Australia is asking companies to "re-tool" and shift to a "war-time" style of manufacturing in its latest efforts to stymie the spread of coronavirus, according to a report.
Businesses are being urged to work out what they can feasibly manufacture that would help Australia combat COVID-19 - in particular personal hygiene products and protective gear.
Nine News reports that the Australian government is willing to offer a financial package that would incentivise factories to manufacture the likes of masks and hand sanitiser in addition to their normal products.
The financial packages are expected to include funding to pay more staff and buy additional machinery, among other things.
A shift to a 'wartime-style' of manufacturing in Australia is a reference to the country's approach During World War II, when factories were tasked with producing war materials and equipment.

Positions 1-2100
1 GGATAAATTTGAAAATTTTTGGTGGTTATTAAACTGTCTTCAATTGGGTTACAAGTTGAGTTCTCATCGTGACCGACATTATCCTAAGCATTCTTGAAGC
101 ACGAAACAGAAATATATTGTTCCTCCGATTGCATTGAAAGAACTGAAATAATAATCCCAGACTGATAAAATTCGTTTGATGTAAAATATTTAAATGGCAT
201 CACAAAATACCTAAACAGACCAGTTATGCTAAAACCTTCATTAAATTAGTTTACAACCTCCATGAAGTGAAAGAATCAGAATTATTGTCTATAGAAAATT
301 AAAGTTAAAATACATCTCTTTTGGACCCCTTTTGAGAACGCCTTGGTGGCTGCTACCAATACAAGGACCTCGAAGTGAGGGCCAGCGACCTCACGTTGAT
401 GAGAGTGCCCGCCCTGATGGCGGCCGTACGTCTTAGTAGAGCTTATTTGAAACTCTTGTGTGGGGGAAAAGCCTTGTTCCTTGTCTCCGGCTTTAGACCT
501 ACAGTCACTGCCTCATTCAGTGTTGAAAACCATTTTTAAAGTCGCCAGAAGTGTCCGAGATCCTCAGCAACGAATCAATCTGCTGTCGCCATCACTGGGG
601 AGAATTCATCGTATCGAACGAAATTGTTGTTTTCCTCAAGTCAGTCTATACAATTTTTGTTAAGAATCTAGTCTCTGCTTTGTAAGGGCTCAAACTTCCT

Australia has 411 confirmed cases of coronavirus, and five people have died after becoming infected.
The government is desperate to reduce the spread of the disease, and sees the lack of protective gear and personal hygiene products as something it needs to remediate quickly.
The move follows luxury brand Louis Vuitton's announcement it will start manufacturing hand sanitiser in factories that would normally be used to produce perfume.
Nine News reports the government is edging closer to an agreement with a manufacturer in Victoria and with healthcare manufacturer 3M to produce face masks en masse.